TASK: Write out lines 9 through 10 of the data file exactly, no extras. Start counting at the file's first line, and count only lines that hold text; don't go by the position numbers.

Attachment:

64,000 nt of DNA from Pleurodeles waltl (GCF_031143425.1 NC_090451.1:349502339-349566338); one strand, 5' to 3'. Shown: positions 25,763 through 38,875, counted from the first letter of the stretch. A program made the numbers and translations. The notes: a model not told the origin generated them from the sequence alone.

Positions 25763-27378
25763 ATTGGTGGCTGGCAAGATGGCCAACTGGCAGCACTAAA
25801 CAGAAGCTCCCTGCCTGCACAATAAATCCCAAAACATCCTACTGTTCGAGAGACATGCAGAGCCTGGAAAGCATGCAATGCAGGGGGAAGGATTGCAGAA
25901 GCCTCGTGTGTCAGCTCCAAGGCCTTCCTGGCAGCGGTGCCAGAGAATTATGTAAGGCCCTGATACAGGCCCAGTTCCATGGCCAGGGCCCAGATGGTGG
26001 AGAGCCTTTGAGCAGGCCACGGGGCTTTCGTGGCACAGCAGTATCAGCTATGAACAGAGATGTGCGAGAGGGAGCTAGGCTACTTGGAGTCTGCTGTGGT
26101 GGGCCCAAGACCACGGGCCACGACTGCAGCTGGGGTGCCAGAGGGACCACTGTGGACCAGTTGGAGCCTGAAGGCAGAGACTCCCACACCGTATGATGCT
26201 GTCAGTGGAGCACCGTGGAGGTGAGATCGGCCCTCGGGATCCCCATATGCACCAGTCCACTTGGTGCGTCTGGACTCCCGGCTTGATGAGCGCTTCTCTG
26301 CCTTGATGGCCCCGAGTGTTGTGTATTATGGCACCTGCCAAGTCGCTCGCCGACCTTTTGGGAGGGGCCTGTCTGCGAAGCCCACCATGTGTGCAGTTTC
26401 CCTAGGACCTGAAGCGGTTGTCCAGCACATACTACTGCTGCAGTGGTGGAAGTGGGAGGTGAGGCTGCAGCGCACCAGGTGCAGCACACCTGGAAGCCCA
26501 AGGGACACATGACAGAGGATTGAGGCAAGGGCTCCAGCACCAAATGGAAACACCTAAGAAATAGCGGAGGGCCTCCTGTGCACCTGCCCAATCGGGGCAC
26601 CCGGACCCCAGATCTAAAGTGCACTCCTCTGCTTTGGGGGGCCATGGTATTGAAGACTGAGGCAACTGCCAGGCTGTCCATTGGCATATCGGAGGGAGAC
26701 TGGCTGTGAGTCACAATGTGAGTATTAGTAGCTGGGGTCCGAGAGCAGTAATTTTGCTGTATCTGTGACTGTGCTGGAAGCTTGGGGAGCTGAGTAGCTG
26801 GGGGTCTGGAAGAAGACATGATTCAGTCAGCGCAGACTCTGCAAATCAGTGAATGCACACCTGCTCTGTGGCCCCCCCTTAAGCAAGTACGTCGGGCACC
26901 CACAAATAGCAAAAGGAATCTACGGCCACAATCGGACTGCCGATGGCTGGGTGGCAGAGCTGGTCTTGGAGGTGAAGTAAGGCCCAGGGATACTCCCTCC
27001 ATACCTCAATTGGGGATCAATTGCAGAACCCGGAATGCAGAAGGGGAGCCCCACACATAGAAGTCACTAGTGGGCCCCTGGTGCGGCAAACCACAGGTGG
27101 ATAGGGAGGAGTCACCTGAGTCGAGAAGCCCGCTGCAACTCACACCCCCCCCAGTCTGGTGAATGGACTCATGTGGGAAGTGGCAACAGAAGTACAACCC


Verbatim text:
26301 CCTTGATGGCCCCGAGTGTTGTGTATTATGGCACCTGCCAAGTCGCTCGCCGACCTTTTGGGAGGGGCCTGTCTGCGAAGCCCACCATGTGTGCAGTTTC
26401 CCTAGGACCTGAAGCGGTTGTCCAGCACATACTACTGCTGCAGTGGTGGAAGTGGGAGGTGAGGCTGCAGCGCACCAGGTGCAGCACACCTGGAAGCCCA